Samuel Dorsi - Sep 5, 2016
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After two years of decline, the casinos of the former Portuguese colony Macau have seen their incomes rise in August by 1%, to more than 2 billion euros. The strategy of mass tourism seems to pay off, as compared to focusing exclusively on high-end clientele.

The casinos of Macau have been revived with good luck in August, with gaming revenues increasing for the first time in 26 months, thanks to mass tourism and to the opening of huge complexes which offer new activities.

Since mid-2014, the casinos have been suffering from the anti-corruption campaign launched by Beijing and from the slowing down of the Chinese economy.

Gigantic Hotel Complexes

The paradise of gambling had set the goal of replacing Chinese VIP clientele with the well-stocked wallets of mass tourism, through diverse activities proposed by gigantic hotel complexes. A series of new complexes have opened their doors, offering its visitors fine dining, shopping centers, and theme parks.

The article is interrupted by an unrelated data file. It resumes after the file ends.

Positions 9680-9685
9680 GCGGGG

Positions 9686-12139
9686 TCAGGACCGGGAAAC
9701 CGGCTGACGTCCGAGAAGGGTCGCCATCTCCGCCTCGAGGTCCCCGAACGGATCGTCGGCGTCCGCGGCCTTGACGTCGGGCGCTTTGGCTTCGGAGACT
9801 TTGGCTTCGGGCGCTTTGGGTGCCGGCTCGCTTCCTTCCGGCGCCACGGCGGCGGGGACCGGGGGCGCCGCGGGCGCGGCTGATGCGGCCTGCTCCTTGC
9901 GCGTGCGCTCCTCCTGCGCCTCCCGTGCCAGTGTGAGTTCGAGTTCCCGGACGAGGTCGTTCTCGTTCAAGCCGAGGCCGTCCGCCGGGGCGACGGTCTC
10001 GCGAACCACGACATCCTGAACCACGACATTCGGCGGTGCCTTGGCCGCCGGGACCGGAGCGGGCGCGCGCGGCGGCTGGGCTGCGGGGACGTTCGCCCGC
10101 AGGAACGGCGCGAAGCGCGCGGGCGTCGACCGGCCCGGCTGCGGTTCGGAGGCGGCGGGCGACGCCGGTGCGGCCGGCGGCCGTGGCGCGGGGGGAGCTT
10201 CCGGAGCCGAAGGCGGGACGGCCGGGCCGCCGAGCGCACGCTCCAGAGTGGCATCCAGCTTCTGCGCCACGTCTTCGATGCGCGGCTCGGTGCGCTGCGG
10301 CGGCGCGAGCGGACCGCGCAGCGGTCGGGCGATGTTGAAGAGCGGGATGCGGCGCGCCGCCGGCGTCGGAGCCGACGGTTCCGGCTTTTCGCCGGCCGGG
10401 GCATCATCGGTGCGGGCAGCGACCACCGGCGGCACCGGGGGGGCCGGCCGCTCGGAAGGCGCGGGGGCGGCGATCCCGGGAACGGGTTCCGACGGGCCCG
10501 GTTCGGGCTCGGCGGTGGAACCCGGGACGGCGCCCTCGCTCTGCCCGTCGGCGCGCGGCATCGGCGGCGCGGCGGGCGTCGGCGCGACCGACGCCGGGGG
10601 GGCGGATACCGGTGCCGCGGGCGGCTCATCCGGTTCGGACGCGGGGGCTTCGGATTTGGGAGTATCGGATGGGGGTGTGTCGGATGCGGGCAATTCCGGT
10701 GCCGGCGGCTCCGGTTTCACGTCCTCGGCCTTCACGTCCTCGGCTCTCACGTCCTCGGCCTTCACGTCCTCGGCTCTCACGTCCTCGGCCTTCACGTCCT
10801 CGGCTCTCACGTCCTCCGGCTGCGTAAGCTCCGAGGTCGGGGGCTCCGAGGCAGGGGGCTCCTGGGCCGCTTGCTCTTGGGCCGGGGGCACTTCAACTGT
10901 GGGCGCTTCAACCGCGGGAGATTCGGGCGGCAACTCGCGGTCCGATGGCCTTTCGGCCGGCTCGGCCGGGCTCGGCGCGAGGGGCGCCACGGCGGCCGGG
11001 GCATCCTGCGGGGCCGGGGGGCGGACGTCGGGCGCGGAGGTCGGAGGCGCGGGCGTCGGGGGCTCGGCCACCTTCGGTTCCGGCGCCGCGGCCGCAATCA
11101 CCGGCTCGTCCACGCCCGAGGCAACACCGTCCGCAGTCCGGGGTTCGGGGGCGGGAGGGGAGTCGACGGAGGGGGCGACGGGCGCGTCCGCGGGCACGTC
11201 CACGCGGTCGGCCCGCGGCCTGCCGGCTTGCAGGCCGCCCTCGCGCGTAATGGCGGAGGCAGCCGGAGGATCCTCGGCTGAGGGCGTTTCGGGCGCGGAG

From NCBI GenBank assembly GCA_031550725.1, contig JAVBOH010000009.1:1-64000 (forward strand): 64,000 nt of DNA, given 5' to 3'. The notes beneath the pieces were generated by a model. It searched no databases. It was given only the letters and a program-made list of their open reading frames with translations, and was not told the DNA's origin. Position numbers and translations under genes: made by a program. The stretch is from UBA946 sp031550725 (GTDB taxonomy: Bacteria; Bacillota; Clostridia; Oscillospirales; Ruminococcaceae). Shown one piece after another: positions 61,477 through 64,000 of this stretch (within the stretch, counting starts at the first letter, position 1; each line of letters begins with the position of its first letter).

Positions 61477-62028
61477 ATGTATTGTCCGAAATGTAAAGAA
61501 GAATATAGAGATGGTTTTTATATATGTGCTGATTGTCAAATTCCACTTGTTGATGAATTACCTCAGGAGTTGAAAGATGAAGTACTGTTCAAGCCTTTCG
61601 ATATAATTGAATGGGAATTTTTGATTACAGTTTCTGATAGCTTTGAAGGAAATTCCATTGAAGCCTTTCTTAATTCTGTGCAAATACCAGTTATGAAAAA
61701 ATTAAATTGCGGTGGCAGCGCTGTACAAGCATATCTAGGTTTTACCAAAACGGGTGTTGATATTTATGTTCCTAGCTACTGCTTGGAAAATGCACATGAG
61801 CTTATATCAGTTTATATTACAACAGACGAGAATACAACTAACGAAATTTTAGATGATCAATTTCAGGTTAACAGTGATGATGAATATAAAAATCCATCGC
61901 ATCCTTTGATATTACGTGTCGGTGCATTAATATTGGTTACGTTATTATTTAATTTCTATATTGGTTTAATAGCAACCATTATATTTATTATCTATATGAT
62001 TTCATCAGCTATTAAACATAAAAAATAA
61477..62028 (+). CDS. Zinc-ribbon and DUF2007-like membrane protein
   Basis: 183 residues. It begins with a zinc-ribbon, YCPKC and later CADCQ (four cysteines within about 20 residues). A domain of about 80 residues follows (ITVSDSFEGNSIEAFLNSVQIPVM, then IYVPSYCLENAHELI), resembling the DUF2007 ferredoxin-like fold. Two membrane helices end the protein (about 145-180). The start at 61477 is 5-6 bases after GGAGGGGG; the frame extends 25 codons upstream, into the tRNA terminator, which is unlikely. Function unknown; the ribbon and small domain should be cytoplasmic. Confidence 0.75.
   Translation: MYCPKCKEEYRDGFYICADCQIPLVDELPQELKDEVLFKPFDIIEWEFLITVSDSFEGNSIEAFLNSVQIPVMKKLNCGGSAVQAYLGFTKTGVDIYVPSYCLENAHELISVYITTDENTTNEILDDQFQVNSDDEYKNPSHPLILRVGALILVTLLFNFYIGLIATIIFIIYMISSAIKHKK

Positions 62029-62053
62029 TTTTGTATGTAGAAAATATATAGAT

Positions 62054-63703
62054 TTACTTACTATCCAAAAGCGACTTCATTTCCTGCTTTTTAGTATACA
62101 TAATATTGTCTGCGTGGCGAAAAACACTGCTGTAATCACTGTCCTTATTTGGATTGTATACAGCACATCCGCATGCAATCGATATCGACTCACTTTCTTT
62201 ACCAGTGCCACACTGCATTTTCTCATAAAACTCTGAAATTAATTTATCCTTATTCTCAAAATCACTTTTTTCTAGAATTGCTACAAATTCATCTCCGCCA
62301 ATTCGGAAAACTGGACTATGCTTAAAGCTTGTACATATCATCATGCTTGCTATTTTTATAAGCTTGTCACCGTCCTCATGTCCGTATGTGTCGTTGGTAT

According to analysts, this bet seems to have worked:  gambling revenues rose in August by 1.1% to 18.84 billion patacas (2.06 billion euros) a year. “This growth was driven by an increase in the number of tourists and a better market,” said Aaron Fischer, an analyst specialized in gambling. “We have reached the bottom and things should begin to improve next year.”

The Largest Wheel of Asia

The Wynn Palace, a project costing 4 billion dollars and equipped with a giant lake, musical fountains, and cable cars, opened in August. Melco Crown opened Studio City, a complex with the largest and the most imposing wheel in Asia. The Galaxy Phase 2 has a water park on the roof. In September, the Las Vegas Sands will open the Parisian with a replica of the Eiffel Tower.

Despite this month's rebound, the cumulative revenue over the first eight months of the year suffered a low of 9.1% to 144.39 billion patacas, compared to the same period in 2015. “This year, we might see a decline in annual revenue, but next year, we expect an increase,” added Fischer.

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